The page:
- Refrain from talking about a student when you can be overheard.
- Ideally, arrange the seating so that everyone is facing each other.
2008 Summer issue
Key Business Class Activities
The majority of time spent in business class should be devoted to exploring the depths and nuances of this subject area. One of the most difficult challenges a business teacher has is deciding which activities to do. Include a variety of active learning techniques so you don't always rely on discussions. The following activities can be done for a variety of topics.
- Graduate Panel: Graduate panels bring an element of reality to business class. Plus they are a great opportunity to reinforce what you've been teaching.
- Self-Assessment: Oftentimes learners have no idea what career path to take. Do personality tests to assess their strengths and weaknesses. Discuss the advantages and disadvantages of the various career options.
- Simulations: Practicing activities helps to diminish fear associated with those activities, and enhances confidence and competency.
- Discussions: Discussions can be an effective tool to build rapport among learners, inspire the class to learn more about a topic, encourage critical thinking skills and gauge what learners know.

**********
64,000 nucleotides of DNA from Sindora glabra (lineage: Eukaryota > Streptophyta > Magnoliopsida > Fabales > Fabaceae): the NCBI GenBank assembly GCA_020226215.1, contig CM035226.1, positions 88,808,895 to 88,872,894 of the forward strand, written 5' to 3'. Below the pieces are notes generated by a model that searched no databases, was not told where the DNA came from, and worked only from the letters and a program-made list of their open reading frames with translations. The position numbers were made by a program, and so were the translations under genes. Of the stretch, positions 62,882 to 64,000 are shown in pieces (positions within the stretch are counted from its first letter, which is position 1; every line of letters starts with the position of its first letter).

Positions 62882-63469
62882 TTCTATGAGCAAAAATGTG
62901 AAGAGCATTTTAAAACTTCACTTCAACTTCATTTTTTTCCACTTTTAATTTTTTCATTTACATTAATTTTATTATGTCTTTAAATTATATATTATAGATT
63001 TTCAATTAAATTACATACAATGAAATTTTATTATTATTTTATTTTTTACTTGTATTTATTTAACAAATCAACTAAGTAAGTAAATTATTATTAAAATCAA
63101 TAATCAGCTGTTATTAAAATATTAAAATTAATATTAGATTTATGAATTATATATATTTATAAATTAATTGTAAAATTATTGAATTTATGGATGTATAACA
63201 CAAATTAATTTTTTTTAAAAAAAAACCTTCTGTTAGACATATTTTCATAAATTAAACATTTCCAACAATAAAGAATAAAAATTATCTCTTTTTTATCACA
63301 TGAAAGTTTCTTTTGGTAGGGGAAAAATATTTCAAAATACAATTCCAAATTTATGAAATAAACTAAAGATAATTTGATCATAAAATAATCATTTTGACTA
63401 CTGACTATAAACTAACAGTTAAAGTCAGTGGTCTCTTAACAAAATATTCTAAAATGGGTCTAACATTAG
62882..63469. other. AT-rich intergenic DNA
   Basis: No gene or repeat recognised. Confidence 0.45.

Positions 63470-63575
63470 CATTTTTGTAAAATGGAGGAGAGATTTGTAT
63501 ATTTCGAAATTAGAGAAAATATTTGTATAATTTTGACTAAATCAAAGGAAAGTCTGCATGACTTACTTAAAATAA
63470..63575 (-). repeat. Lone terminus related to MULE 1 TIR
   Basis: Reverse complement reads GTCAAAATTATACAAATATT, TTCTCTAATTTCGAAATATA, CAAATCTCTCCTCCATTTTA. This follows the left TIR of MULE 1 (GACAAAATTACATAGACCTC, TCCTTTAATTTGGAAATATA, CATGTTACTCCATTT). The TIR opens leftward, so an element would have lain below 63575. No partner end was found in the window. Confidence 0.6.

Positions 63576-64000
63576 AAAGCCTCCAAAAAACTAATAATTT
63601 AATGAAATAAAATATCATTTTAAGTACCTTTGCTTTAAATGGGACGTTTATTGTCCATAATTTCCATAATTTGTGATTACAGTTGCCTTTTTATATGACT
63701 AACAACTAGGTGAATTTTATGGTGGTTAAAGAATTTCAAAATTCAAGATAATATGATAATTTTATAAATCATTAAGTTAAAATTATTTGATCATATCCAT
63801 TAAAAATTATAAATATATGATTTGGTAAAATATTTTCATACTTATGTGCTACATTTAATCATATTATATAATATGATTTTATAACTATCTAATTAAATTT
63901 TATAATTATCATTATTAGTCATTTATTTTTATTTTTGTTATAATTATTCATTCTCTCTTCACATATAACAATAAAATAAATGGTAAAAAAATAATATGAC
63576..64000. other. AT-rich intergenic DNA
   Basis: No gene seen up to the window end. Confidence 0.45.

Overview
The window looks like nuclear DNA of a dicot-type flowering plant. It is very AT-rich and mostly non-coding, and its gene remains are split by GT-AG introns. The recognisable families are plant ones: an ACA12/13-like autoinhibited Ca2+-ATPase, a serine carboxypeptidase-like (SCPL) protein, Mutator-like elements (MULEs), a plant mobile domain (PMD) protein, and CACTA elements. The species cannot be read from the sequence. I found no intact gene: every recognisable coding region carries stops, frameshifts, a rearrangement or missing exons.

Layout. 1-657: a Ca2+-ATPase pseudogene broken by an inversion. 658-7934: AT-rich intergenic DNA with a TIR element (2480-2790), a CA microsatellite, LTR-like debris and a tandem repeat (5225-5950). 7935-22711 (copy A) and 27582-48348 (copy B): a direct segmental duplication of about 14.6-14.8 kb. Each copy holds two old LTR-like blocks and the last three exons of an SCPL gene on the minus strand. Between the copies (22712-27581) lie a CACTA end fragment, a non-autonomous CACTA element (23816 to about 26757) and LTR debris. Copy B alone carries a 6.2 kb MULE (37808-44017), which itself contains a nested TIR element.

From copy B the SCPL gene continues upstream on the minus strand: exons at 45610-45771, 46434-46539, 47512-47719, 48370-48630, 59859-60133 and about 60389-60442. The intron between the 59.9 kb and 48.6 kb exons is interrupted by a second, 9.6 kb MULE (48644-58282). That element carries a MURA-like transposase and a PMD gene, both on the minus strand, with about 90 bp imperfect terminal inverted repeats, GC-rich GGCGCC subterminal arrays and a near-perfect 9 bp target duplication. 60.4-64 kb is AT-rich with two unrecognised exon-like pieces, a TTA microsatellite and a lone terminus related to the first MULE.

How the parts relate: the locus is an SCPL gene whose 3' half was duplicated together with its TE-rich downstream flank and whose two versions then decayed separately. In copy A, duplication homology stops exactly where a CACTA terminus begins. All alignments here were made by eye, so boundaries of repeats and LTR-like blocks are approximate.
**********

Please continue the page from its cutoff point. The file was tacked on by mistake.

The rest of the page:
- Projects: Projects are excellent ways for learners to demonstrate knowledge and their abilities to analyze, synthesize and evaluate material. They can be done individually or in groups.
- Visualizations: Creative visualization can help learners stay inspired, energized and on track.
- Demonstrations: Demonstrations are effective, easy to organize, no-cost methods for active learning. Demonstrations can be done to teach topics, such as interviewing techniques, setting boundaries and communications.
- Games: Games that are fun and challenging promote active learning, encourage participation and enhance assimilation of the lesson content.
- Field Trips: Visiting different types of businesses often provides learners a new prospective and a dose of reality. Take them to different work environments as well as other companies that they might work with in the future (e.g., printer, laundry service).
2007 Autumn issue
Business Course Preparation
The first stage is preparing your course. Your school might provide you with a full lesson plan or simply give you the course objectives. The following preparation steps come in handy whether you are essentially starting from scratch or adapting pre-designed curriculum: